The various functions of amoebocytes in sponges include storage, transport and digestion of food, waste removal, skeletal secretion and bud formation during asexual reproduction. The buds produced can be categorized into five types: large amoebocytes, archaeocytes, calcoblasts, scleroblasts and silicoblasts.
Sponges are the simplest form of animals in terms of anatomical structure. Due to their greenish appearance and sedentary lifestyle, sponges were previously thought of as plants. Currently classified under phylum Porifera, these predominantly marine animals have no levels of organizations where specialized cells group into "true" tissues and tissues group into "true" organs.
A sponge contains four types of differentiated cells that perform all the bodily functions necessary for the survival of the organism. Aside from amoebocytes, these loosely specialized cell types include pinacocytes, porocytes and choanocytes. Pinacocytes provide the outermost layer of the organism; porococytes enable the absorption of water through tiny perforations and choanocytes capture food, pump water and produce sperm. Amoebocytes, which cover the entire organism, are responsible for most of the life processes of the sponge.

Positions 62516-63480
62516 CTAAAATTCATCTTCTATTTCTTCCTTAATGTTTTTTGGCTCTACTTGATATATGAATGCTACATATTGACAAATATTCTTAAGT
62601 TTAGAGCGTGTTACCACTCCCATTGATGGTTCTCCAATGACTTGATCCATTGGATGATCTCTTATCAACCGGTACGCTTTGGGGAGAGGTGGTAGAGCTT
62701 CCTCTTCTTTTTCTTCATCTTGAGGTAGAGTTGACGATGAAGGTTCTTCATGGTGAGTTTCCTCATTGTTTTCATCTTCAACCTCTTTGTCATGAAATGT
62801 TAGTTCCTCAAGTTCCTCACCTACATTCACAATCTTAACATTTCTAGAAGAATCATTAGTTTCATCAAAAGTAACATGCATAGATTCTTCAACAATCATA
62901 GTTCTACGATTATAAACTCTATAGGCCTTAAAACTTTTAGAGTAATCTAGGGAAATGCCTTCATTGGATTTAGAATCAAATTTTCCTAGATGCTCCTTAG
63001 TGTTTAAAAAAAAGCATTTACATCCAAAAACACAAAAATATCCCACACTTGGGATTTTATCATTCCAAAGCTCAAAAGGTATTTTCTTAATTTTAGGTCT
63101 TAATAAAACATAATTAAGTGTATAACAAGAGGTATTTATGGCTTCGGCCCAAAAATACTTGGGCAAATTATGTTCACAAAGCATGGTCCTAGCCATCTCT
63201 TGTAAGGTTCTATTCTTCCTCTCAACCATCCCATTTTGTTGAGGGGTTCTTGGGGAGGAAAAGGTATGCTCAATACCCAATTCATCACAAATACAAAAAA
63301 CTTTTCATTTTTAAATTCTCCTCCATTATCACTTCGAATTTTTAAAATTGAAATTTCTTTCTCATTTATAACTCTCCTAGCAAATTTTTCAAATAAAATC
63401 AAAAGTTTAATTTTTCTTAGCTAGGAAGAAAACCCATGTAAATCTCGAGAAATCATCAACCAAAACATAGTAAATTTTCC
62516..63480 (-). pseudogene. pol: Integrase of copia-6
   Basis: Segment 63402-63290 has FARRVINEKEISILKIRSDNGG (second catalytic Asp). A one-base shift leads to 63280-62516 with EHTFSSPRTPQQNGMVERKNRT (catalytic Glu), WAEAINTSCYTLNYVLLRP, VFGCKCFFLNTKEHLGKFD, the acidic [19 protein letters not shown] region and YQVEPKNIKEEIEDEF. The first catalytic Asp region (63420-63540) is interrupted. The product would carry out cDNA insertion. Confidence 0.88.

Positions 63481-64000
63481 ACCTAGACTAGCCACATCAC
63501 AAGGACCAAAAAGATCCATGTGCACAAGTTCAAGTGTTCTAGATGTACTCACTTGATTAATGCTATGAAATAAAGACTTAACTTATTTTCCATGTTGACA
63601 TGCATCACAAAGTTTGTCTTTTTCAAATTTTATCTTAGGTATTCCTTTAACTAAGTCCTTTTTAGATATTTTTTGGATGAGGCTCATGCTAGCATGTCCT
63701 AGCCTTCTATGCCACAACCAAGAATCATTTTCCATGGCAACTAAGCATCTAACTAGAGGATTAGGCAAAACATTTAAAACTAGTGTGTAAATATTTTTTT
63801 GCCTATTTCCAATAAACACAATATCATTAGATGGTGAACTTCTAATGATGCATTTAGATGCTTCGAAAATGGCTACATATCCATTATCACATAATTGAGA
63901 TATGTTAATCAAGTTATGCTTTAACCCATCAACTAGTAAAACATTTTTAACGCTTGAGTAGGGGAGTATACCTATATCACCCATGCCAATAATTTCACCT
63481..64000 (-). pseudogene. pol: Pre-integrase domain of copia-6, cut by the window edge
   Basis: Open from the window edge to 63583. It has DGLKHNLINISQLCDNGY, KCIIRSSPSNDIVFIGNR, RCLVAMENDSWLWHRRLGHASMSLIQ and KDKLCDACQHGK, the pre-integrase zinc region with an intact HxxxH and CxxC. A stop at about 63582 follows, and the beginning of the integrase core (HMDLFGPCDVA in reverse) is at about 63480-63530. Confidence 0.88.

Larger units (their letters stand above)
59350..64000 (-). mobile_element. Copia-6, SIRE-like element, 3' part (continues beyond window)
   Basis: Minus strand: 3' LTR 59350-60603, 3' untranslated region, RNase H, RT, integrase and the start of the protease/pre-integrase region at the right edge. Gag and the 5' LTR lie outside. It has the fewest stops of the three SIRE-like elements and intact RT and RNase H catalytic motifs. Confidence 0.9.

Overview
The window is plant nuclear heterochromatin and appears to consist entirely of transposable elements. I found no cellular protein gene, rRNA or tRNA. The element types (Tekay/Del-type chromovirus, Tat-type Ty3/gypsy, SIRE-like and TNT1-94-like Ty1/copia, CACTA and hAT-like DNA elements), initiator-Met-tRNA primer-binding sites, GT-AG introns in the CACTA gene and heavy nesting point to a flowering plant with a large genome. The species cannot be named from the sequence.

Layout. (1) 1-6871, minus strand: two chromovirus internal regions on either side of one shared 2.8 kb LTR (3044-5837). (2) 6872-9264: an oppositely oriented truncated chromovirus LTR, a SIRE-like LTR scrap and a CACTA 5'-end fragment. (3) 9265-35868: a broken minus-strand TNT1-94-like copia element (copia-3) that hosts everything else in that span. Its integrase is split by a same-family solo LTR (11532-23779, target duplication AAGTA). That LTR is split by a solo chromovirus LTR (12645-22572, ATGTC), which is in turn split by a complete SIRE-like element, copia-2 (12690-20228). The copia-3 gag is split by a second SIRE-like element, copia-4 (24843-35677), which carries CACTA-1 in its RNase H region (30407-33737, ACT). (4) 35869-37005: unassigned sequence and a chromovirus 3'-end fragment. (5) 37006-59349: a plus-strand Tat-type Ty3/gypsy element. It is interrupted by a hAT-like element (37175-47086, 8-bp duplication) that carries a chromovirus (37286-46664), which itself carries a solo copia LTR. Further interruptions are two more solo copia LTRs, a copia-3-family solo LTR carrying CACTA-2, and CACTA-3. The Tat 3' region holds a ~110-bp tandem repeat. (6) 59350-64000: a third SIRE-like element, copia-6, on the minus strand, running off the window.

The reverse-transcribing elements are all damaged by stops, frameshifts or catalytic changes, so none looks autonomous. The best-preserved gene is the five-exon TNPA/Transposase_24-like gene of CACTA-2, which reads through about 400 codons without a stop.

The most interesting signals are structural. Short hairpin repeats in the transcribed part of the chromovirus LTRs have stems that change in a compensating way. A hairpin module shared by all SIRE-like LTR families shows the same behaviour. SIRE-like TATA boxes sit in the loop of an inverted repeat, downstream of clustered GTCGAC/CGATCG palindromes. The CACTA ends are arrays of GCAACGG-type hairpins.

The large amoebocytes produced during asexual reproduction use pseudopods for their means of locomotion. They transport nutrients to the other cells of the sponge. The archaeocytes can differentiate and transform into more specialized cells, such as oocytes and pinacocytes. The scleroblasts produce two varieties of skeletal spicules, which can be silicious or spongin. The calcoblasts create spicules composed of calcium carbonate while the silicoblasts produce silicious spicules.